The chance discovery of a former pupil's 1950s film reel set a group of Oxfordshire pupils on a path that has taken them to the NFT. Harvey McGavin reports
With its expansive lawns and handsome red brick buildings, Abingdon school could be the setting for a Victorian costume drama, or a murder mystery of the kind Inspector Morse used to investigate down the road in Oxford. An unlikely breeding ground for social realist documentary makers, you might think. But this independent school is the alma mater of a film-maker of international renown. And the chance discovery of one of his earliest works in the school's archives has inspired a new generation of filmmakers at the school.
When he was a pupil at Abingdon in the 1950s, Michael Grigsby ran the film club, showing not only popular feature films of the day but classic documentaries such as Night Mail. He became increasingly fascinated by these accounts of everyday life and resolved to make his own documentary.
After persuading the headmaster to buy a 16mm camera and a tape recorder, and using an old pram for tracking shots, he and a group of friends made No Tumbled House, an irreverent portrait of life at the school, in 1955.
Grigsby went on to direct award winning films such as I Was A Soldier, A Life Apart and Lockerbie: A Night Remembered - telling the stories respectively of Vietnam veterans, Fleetwood trawlermen and the residents of the Scottish town where Pan Am 103 came down - and carved out a reputation as one of Britain's foremost documentary makers in the process.
Meanwhile, No Tumbled House was gathering dust on a shelf until last year when school archivist Sarah Dearne arranged for some cans of old film to be transferred on to video. When she came to No Tumbled House, she realised the soundtrack had been lost. The credits listed Michael Grigsby as director so, having no idea who he was, she wrote a short item for the school newsletter to see if anyone knew of him.
Abingdon's head of drama, Jeremy Taylor, had been planning to start a filmmaking club. But when Michael Grigsby got in touch after seeing his name in the newsletter, the Abingdon film unit took on a whole new dimension. Grigsby reprised his role of 50 years earlier, organising screenings of classic documentaries and feature films, only this time accompanied by his own work.
He arranged for Larry Sider, of the National Film School, to give a masterclass, and for specialists in sound recording, camerawork and editing to visit the school. He also convinced the head, Mark Turner, to buy professional-standard cameras and recording equipment.
As well as technical expertise, Grigsby was keen to instil a philosophy before the pupils shot their first frames. His own work is distinguished by a naturalistic style, an attention to detail and the slow revelation of characters and situations. By comparison with the hand-held camerawork and jump cuts of much of today's documentary making, it is hauntingly slow but undeniably powerful.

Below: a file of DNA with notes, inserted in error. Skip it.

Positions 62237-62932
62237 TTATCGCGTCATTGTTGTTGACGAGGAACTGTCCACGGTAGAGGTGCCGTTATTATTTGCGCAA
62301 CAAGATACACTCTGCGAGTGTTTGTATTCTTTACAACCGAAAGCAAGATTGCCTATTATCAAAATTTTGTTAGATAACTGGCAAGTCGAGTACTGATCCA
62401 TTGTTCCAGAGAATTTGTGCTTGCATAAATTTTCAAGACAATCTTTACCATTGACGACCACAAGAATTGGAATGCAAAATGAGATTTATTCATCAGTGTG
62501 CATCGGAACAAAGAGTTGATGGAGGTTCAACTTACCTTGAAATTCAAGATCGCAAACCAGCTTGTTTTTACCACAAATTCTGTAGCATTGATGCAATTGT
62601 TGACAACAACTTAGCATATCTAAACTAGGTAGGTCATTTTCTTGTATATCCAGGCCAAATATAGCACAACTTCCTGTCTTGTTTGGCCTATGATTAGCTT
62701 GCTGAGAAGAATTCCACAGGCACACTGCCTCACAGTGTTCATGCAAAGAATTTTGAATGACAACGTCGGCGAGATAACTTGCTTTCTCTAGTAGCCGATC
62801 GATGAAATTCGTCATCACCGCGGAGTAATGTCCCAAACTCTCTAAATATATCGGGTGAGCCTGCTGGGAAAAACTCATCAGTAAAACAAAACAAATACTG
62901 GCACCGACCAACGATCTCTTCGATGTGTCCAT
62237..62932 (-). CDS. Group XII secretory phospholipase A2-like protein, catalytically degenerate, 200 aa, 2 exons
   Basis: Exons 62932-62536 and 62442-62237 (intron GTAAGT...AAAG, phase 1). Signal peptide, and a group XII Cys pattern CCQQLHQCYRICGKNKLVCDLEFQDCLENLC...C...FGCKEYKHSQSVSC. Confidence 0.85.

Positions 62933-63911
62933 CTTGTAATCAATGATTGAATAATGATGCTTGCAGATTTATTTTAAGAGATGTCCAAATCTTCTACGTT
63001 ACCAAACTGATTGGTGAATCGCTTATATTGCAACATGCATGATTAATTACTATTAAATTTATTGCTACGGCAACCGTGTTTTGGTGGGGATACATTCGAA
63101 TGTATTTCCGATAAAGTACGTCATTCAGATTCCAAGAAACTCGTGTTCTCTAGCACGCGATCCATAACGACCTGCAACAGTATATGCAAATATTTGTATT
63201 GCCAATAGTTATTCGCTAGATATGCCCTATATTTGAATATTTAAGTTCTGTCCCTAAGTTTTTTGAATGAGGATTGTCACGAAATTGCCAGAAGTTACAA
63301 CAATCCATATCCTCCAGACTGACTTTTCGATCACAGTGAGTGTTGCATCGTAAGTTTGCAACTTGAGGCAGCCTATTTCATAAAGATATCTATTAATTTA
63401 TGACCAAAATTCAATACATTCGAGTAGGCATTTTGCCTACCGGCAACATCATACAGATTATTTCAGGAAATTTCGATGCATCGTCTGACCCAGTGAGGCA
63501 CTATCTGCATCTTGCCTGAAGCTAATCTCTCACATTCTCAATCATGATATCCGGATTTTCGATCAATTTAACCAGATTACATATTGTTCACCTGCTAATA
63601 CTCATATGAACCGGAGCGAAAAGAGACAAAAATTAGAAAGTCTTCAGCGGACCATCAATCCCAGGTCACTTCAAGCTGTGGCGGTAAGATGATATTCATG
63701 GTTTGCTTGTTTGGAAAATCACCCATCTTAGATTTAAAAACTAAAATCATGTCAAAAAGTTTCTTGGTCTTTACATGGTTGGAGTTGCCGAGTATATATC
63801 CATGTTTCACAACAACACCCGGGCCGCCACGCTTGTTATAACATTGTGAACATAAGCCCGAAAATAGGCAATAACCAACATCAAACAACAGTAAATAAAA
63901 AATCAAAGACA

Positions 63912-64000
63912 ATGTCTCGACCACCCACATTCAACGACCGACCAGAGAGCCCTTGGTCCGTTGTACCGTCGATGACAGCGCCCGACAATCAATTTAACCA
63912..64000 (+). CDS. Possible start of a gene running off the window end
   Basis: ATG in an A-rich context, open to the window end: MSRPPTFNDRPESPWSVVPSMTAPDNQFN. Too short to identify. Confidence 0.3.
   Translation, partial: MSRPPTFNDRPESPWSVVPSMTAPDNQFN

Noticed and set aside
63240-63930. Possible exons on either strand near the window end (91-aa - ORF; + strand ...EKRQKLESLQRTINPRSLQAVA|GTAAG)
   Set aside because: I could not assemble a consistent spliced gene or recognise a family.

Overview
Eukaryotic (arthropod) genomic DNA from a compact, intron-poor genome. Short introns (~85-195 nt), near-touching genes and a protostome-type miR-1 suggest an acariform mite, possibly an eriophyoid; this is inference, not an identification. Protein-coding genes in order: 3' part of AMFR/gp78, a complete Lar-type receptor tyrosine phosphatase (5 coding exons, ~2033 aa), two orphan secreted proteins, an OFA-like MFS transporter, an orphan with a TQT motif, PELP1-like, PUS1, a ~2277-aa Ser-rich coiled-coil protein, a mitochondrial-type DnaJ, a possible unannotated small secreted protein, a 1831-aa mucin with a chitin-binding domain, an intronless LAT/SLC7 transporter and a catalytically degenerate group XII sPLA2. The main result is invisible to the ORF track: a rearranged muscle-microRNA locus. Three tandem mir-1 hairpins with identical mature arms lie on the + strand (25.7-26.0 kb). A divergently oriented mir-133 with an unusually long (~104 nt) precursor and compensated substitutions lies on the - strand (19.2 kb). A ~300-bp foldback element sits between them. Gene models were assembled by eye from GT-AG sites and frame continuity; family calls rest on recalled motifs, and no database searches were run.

"It goes absolutely against the grain of everything you see on television at the moment and which the boys are exposed to," he says. But the idea that permeates all his films, of "giving a voice to the voiceless", was just as important, he says. "Abingdon is a privileged school and I wanted the boys also to be aware of the community and society in which they are living."
In their portraits of an antiquated cobbler's shop, the redevelopment of Reading, homelessness in Oxford, the morning journey to school, an autistic boy's love of horse-riding, and the life of a new boy at the school, the six short films shot by the film unit echo the style and concerns of their mentor. "Without him we would definitely not have made the same sort of film," says Mike Chilcott, 18, the soundman on Harry and Brian, the tale of two cobblers.
There are moments - in the close-ups of machines in Harry and Brian's shop, or a discarded tea cup and saucer on the railway track viewed through the wheels of a passing train - that would not look out of place in one of Grigsby's own films.
The experience has given the pupils involved, aged between 12 and 18, an appreciation of the effort required in filmmaking - around 10 days' work for under 10 minutes of finished product. "It has been a steep learning curve," says Paul Godsmark, director of Prospects, the film about urban regeneration. Next year's films, Paul confidently predicts, "will surpass these by miles".
By then, Jeremy Taylor hopes to offer the school's facilities to 20 pupils from local comprehensives through the Oxfordshire independent-state schools partnership. "We feel we are at the start of a potentially long and exhilarating journey, and we don't quite know where it is going to take us," he says.
With funding of pound;30,000 from the school to buy equipment, editing software and to pay tutors, it has been a relatively low-budget production for Michael Grigsby. But he is convinced the value of it is something much greater. "I'd like to see this experiment translated into schools across the country," he says. There are few better ways of learning to interpret the world, he adds. "Filmmaking is like writing a book or a piece of poetry; it's a very personal experience. However much you teach someone, they have got to do it themselves."
Selected films from the Abingdon film unit and Michael Grigsby's No Tumbled House will be shown at the National Film Theatre on London's South Bank tonight at 8.45pm in Masters and Pupils, part of the Grigsby retrospective season, which runs until June 25